This turned out to be a long day. We caught the 8:06 train to Interlaken OST, then the train to Lauterbrunnen, then the bus to Stechelberg. Picked up the gondola lift tickets to cover the four gondolas required to get to the top; which is fortunately free with a STP. First two gondolas were severely packed, as in can barely move packed, but the last two were a bit less jammed. It was obvious a lot of people wanted to visit the mountain top where the “On Her Majesty’s Secret Service” James Bond movie was filmed. Although we weren’t in the clouds at Piz Gloria, there was a regional cloud layer that basically cut off the tops of all the highest surrounding peaks. So, no sunshine for us, but that didn’t stop us from taking multiple photos, including the typical tourist shots. I even took pictures of the other tourists taking tourist shots. Fortunately, the gondolas on the way down were much less crowded.
Back to Lauterbrunnen by bus, then decided to take a train up to Kleine Scheidegg via Wengen and have lunch instead of coming all the way back a second day to do the grannie’s walk from Mannlichen to Kleine Scheidegg. But the real reason for visiting Kleine Scheidegg was to get an order of rosti, like we had there when we were skiing in Grindelwald many years ago. Current offerings did not disappoint. I had the Bernese version with bacon, fried egg, and cheese mixed in. My wife had the 3-sausage sampler with onion sauce and basic rosti; mine was better. Sitting there enjoying the good food, good beer, in warm afternoon sunshine was just great. Oh, and the direct views of the Eiger Monch, and Jungfrau enhanced the moment. It seems the sun came out all over the region about 1 hour after we got to the bottom of the valley and began heading up to Kleine Scheidegg. Kind of disappointing we didn’t have full sun at the top of the Schilthorn mountain while we were there, but that’s the way the weather dice roll sometimes. Took the late afternoon train back down to Lauterbrunnen, then Interlaken OST, and finally back to Lucerne at 7:55 pm. A very long day indeed.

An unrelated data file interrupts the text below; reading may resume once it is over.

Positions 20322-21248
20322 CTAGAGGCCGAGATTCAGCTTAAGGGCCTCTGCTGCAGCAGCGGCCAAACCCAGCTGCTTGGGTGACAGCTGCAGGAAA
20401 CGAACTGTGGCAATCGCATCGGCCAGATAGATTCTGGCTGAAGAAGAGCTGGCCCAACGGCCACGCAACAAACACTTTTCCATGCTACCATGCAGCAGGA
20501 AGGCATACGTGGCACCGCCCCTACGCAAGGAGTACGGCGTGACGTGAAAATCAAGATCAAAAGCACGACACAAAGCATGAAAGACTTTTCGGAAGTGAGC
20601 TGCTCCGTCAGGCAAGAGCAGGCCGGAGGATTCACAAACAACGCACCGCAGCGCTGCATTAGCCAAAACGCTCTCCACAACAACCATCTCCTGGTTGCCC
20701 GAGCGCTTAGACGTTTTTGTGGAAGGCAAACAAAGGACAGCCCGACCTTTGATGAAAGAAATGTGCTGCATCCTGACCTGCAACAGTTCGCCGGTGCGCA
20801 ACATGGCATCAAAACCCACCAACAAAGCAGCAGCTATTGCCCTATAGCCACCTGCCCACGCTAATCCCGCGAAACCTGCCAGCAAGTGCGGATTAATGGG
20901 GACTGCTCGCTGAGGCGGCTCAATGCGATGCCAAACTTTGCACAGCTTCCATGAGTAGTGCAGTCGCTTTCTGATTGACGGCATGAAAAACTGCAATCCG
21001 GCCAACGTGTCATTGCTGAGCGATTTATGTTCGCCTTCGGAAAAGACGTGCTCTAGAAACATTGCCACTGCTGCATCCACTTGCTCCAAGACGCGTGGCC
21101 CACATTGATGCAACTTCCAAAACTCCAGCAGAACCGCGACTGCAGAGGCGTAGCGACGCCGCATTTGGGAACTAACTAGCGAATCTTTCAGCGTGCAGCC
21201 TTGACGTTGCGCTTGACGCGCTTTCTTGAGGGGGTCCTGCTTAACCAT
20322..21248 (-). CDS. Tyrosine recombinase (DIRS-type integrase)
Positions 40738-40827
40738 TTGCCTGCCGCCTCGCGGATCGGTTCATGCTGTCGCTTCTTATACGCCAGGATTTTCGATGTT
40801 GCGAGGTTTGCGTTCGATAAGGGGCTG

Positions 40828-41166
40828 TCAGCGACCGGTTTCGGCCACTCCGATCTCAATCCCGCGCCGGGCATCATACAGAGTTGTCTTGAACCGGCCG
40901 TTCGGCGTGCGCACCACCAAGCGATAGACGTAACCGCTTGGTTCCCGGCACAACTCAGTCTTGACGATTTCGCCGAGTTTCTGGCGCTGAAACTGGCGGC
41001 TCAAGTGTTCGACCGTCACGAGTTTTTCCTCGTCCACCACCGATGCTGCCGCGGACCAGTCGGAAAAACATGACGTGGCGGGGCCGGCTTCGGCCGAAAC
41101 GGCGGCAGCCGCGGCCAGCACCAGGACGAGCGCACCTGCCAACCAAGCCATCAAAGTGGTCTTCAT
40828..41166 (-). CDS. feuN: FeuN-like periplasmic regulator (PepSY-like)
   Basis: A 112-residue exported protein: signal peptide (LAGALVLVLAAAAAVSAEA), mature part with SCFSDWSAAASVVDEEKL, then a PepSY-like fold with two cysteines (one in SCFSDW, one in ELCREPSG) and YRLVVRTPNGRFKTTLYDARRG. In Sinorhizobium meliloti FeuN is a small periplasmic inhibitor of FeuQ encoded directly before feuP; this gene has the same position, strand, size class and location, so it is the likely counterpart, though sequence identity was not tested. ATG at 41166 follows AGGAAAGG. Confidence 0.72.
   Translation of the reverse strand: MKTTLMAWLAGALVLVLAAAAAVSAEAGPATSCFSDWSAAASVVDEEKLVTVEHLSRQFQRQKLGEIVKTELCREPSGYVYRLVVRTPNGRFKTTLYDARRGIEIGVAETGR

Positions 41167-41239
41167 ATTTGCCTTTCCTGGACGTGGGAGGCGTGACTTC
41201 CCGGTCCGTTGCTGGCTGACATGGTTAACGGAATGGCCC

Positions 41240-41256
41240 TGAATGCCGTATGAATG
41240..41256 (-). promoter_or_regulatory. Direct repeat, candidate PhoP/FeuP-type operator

Day 9 – Lucerne, Lake Lucerne.
A rainy day in Lucerne, so after breakfast we head across the street to the Rosengart museum, which was featuring their primary collection of Picasso drawings & paintings. Of one entire floor, plus part of another, I liked exactly one. The guy certainly was creative, but I guess I’m not much of an art aficionado. What I did discover was a very small Calder mobile, which I liked very much. It was raining even harder by now so we went down to the train station and hopped a train to the Swiss Transport Museum. There was a very large crowd there, lots of kids, school groups, families etc., but a fairly fast-moving line to get tickets. We toured the train section, the car section, and the aviation section, which I liked the best.
After being culturally and historically enlightened, we decided it was time for a boat ride, convenient since the boat docks are next to the Transport museum, and hopped a boat headed down lake. A scenic and comfortable ride inside. We eventually got off at Brunnen, and caught a train back to Lucerne. By now, my wife is unfortunately beginning to show signs of an impending cold, which is not a good sign.
Day 10 – Lucerene.
A very slow day since my wife is really under the weather and sleeps until midafternoon. After leaving her with an array of orange juice, hot tea, and small breakfast items in the morning, I take several walks around Lucerne, both in old town and newer sections. In the old town section, I happened to stop at a jewelry store window selling watches. I thought 5,000 CHF was expensive for a wristwatch. Until I saw the 15,000 watches, then the 26,000 watches, then the 40,000 watches. And, finally, the 80,000 CHF watches (!!!!!). Clearly, I was in the wrong economic zone.